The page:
See the section below on “Calming Fears about Privacy, Security and Citizenship” for more information.
Part 3: Take Action
Option 1 — Join or Start a Complete Count Committee
Forming or joining a local Complete Count Committee (CCC) is the primary way communities are taking action to ensure a complete count. CCCs are a formal method of connecting the regional offices of the Census Bureau, the Minnesota Demographic Center, and local community partners. By organizing activities through these networks, Minnesotans can develop clear and coordinated action plans in and with their local communities. This collaboration avoids duplication, confusion, and conflict.
LWVMN is a member of the statewide CCC. LWVMN built this Census Action Kit significantly based on the resources, information, and work done by both the Minnesota Census Mobilization Partnership and the State Complete Count Committee.
Local CCCs create awareness in communities across the state and play a key role in developing partners to educate and motivate residents to participate in the 2020 census. For any actions you take regarding the census, we strongly recommend collaborating with your local Complete Count Committee. Doing so will maximize the reach and effectiveness of your work!
Note: Make sure your CCC includes organizations that already serve or work with historically undercounted communities. In order to mobilize these communities effectively and equitably, be sure to work with trusted messengers who have established knowledge, relationships, and credibility with historically undercounted communities. Again, you should do census education and mobilization with these communities, not to them.
Option 2 — Get Funded
Once you’re part of a Complete Count Committee (CCC), consider getting additional funding to support CCC activities. The Minneapolis Foundation is administering state-funded grants to support CCCs. The grants will be approved on a first come, first served basis. For grant amounts and requirements, click below:
Option 3 — Work for the Census Bureau & Recruit Workers
You can help ensure a complete count in Minnesota and earn money too! The Census Bureau is hiring hundreds of people across Minnesota for a large variety of jobs. Encourage individuals with particular knowledge, experience or relationships with historically undercounted communities to apply. If you or someone you know applies to work for the census, be on the lookout for a call from the Census Bureau or Chicago as a follow-up.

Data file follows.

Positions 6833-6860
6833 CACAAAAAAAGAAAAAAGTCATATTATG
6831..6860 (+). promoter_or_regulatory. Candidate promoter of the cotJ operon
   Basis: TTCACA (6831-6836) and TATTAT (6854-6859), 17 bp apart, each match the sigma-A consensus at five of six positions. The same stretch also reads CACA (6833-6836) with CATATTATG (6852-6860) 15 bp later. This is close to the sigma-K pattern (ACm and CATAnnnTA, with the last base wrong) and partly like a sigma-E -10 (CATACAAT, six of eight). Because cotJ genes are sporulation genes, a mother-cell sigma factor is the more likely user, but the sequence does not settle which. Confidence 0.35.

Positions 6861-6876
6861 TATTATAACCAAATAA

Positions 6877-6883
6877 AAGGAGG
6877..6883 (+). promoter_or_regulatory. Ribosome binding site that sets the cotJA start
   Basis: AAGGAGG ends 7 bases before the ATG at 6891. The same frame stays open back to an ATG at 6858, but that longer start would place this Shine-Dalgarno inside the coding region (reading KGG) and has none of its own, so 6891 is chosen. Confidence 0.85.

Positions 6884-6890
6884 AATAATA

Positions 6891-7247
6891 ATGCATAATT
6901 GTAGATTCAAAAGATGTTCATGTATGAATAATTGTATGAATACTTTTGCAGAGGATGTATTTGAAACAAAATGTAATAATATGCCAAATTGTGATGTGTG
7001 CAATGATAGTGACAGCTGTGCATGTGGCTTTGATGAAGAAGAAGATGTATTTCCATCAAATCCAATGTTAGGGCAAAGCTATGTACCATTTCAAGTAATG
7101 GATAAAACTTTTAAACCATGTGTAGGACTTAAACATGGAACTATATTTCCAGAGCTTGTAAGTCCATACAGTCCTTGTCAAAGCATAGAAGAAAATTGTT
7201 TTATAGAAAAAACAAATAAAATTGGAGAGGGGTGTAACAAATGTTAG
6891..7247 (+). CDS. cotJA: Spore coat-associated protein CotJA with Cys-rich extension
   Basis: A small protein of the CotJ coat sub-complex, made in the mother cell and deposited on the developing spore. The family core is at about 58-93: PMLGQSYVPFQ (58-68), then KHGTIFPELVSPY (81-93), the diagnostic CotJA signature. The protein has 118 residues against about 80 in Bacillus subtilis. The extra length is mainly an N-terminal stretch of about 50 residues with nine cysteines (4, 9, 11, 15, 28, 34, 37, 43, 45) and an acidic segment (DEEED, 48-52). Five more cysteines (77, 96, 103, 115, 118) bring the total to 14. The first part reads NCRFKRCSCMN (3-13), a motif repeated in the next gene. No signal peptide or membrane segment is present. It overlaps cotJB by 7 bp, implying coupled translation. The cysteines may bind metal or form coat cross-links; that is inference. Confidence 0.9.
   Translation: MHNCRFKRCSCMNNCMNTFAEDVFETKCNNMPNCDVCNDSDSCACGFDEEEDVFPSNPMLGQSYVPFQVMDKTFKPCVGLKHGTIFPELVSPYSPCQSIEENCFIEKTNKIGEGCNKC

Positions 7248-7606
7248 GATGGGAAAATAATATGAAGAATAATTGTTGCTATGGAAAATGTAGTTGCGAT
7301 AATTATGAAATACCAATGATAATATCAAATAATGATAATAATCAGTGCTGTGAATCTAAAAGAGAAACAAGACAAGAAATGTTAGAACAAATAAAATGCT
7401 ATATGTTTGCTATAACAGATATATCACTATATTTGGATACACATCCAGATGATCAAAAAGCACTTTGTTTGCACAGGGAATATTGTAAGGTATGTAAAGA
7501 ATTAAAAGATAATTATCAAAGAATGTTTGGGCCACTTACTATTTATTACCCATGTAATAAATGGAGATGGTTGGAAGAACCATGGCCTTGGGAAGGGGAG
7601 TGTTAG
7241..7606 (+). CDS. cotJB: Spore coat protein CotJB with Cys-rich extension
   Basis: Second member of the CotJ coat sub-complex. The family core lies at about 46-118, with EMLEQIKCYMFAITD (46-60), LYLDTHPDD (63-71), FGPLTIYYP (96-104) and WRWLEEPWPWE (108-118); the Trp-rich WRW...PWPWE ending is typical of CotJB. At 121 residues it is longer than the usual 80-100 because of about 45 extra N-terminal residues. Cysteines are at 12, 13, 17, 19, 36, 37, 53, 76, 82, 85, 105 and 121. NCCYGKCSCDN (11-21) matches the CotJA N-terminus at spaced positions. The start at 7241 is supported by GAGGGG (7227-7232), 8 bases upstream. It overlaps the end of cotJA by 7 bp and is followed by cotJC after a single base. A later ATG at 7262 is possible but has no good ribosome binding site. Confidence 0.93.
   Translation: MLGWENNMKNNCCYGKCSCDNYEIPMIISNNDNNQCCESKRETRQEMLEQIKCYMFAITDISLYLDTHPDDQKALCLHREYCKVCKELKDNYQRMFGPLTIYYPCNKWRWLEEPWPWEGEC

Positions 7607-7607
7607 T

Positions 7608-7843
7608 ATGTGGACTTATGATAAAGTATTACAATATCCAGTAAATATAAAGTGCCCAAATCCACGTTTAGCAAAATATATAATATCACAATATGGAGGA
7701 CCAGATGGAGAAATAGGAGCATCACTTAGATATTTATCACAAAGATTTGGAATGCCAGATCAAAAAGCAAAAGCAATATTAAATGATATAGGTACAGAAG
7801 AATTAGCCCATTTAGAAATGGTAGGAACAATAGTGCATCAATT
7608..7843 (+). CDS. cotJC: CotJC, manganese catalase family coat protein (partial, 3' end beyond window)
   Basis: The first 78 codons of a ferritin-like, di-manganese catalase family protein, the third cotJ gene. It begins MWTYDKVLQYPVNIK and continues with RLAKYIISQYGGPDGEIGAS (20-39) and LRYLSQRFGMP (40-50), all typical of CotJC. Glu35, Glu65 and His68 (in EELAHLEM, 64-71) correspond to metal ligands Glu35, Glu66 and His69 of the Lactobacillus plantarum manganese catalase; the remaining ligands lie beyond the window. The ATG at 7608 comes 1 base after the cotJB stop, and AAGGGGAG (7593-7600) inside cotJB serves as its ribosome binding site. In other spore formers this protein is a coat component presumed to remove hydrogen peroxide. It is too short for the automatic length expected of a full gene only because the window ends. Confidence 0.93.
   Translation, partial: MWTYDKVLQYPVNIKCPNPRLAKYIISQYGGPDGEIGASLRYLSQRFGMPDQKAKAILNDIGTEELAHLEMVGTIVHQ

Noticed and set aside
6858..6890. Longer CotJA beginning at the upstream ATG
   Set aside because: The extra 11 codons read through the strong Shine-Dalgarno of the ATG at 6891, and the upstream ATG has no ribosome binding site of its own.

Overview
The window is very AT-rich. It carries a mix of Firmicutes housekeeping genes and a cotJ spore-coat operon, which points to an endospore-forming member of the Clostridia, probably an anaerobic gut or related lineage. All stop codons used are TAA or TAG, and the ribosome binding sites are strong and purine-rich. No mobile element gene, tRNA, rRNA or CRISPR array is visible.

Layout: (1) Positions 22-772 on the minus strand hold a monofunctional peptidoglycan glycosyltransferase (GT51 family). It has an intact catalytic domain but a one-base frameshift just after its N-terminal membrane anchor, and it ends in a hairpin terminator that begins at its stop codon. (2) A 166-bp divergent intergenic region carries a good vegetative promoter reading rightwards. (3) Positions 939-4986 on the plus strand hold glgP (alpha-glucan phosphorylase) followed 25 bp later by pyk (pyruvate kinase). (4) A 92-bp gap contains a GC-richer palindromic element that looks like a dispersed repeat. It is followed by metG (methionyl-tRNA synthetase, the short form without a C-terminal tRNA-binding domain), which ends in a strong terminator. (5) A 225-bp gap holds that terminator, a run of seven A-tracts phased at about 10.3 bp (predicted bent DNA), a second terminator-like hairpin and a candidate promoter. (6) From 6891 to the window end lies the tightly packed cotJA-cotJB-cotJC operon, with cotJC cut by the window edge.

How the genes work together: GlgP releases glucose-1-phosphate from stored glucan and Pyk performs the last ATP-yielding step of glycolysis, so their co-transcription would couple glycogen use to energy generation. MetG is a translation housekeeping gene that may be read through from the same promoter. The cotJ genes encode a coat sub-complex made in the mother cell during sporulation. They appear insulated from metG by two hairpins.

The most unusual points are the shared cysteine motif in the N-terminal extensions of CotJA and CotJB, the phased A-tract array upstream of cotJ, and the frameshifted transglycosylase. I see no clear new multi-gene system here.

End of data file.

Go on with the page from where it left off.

Option 4 — Pass a Local Ordinance to Help Census Workers Get Responses
Option 5 — Conduct Educational Events & Outreach Programs
You can work with other nonprofit organizations, local governments, public officials, or other members of your local CCC to hold educational events like town halls, presentations, speaker panels, or workshops. If you are uncertain about groups to work with, consider contacting the nearest Complete Count Committee. If planning your own event, consider including “trusted messengers” to participate.
These events could include:
Explain how to get involved with a local CCC
Educate the public on the census and FAQs using the informational materials available in this Census Action Kit and our issue summary page
Promote the use of this Census Action Kit by others
Work with organizations that already serve historically undercounted communities to do outreach directly with those communities
Host a public dialogue workshop about the importance of the census and how members of the community can help reach a complete count (Campus Compact designed this discussion guide for college students, but you can adapt it to almost any group)
Identify and educate the community on how federal funding comes to your local community based on the census
Host Census Solutions Workshops to collaborate on problem-solving barriers to a complete count
Hold a Census Day of Action
You can also attend or “piggyback” onto other existing events to do education and outreach. You can sit at a table or a booth with materials (“tabling”). You also can walk around with clipboards, pass out information to people who are interested, remind people to fill out their census survey, and answer any questions (“clipboarding”). Be sure to get permission to be present from the organizers of these events. Examples of these events include:
Public Meetings of Government Bodies
Voter Registration Activities
Faith Based civic events
County/Local Library programs
Senior Living facilities and Senior Centers
Hobby or Professional Conventions
College and Technical School Campuses
Option 6 — Calm Fears About Privacy, Security & Citizenship
As part of your outreach, you can answer frequent questions about personal privacy, data security, and the citizenship question.